Designing professional development to support Teachers’ facilitation of argumentation

Alina Reznitskaya, Ian A.G. Wilkinson

Research output: Chapter in Book/Report/Conference proceedingChapterpeer-review

Abstract

Teaching students how to argue well has been an historic ambition of American schooling. This chapter describes a year-long professional development programme designed to help teachers facilitate discussions about texts that engage primary school students in collaborative and rigorous argumentation. To better understand how teachers can systematically scaffold student engagement in argumentation, it draws on a variety of resources, including empirical studies of classroom discourse and teacher facilitation. Professional development efforts were also informed by the emerging research on educational interventions that support changes in teacher epistemic cognition. Contemporary scholars agree that argumentation skills are best developed through participation in a classroom dialogue, during which students ask challenging questions, justify their views, and evaluate the credibility of reasons and evidence. One commonly used justification for this position is based on sociocultural theories that view learning as a process of internalization of “cultural tools,” or new ways of speaking, acting, and thinking.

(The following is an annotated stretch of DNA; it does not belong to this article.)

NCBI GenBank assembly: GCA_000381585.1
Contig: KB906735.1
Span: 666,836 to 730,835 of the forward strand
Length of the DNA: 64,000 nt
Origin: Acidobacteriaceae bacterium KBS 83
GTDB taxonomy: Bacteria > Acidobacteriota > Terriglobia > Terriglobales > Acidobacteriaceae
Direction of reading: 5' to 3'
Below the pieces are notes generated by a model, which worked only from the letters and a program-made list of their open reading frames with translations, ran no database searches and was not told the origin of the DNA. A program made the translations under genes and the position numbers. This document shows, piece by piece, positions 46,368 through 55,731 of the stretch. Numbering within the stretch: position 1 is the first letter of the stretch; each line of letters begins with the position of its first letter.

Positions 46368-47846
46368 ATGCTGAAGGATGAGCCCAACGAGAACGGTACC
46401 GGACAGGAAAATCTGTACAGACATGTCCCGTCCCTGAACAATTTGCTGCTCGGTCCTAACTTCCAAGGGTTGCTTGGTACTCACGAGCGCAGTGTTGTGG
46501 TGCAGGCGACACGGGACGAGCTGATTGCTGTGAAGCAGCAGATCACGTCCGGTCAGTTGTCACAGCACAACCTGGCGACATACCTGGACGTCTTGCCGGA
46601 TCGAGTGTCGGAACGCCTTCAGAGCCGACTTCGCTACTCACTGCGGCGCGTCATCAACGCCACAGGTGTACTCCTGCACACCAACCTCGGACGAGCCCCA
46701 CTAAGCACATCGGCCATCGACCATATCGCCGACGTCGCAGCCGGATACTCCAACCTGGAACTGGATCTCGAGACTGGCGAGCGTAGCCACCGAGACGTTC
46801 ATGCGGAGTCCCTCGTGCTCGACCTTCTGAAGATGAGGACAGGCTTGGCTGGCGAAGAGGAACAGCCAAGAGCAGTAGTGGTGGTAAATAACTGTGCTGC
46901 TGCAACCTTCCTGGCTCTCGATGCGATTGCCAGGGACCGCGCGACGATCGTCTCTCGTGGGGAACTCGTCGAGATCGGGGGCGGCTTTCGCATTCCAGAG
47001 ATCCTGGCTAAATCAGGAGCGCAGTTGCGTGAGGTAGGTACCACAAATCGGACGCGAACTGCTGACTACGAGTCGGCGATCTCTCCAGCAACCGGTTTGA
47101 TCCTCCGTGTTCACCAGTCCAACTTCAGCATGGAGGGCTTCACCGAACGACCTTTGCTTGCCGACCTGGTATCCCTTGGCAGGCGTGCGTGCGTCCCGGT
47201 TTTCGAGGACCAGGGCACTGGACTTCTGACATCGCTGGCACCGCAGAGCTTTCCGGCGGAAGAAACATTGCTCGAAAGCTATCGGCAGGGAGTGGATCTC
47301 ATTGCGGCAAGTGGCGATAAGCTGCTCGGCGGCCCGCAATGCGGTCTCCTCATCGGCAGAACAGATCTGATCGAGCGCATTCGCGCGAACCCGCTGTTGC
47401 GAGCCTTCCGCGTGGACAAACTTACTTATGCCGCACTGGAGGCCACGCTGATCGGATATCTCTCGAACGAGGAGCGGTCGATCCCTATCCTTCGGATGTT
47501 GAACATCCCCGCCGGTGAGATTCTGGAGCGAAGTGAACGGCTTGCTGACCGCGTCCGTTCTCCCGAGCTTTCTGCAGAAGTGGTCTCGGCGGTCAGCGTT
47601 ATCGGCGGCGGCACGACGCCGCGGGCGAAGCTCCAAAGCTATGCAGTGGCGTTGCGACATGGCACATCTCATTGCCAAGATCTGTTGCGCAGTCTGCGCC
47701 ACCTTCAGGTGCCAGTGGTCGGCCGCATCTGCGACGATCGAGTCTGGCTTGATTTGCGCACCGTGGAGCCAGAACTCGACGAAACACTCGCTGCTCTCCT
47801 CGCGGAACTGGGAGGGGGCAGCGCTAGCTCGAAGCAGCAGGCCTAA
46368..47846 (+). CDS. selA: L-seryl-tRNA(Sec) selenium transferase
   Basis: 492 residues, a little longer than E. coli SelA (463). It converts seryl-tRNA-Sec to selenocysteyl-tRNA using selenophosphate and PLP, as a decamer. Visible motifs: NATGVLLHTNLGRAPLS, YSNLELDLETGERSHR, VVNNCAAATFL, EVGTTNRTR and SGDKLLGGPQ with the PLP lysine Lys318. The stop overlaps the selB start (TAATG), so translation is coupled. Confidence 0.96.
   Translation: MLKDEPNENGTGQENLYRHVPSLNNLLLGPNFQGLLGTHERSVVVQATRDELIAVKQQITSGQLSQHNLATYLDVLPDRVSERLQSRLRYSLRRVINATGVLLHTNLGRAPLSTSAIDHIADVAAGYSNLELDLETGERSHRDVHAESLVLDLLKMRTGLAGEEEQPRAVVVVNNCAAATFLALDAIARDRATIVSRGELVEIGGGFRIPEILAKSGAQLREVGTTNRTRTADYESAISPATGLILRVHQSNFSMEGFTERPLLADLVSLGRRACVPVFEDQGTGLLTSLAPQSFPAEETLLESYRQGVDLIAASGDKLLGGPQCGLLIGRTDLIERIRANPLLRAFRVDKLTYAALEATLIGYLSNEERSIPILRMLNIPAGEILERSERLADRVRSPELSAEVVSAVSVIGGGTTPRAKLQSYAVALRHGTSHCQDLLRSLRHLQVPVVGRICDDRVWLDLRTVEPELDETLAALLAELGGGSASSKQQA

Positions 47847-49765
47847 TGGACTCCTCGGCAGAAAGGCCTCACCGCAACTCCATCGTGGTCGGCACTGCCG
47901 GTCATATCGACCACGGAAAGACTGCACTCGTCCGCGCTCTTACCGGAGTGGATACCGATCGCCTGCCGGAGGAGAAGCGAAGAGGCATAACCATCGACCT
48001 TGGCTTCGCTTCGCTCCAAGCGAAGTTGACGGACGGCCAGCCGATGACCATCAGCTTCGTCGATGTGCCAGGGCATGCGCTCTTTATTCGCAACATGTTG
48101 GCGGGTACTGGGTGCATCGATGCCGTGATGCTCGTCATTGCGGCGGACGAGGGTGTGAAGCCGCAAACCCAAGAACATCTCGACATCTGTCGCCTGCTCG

Original languageEnglish
Title of host publicationThe Routledge International Handbook of Research on Dialogic Education
PublisherTaylor and Francis
Pages254-268
Number of pages15
ISBN (Electronic)9780429806766
ISBN (Print)9781138338517
DOIs
StatePublished - 1 Jan 2019

Fingerprint Dive into the research topics of 'Designing professional development to support Teachers’ facilitation of argumentation'. Together they form a unique fingerprint.

Cite this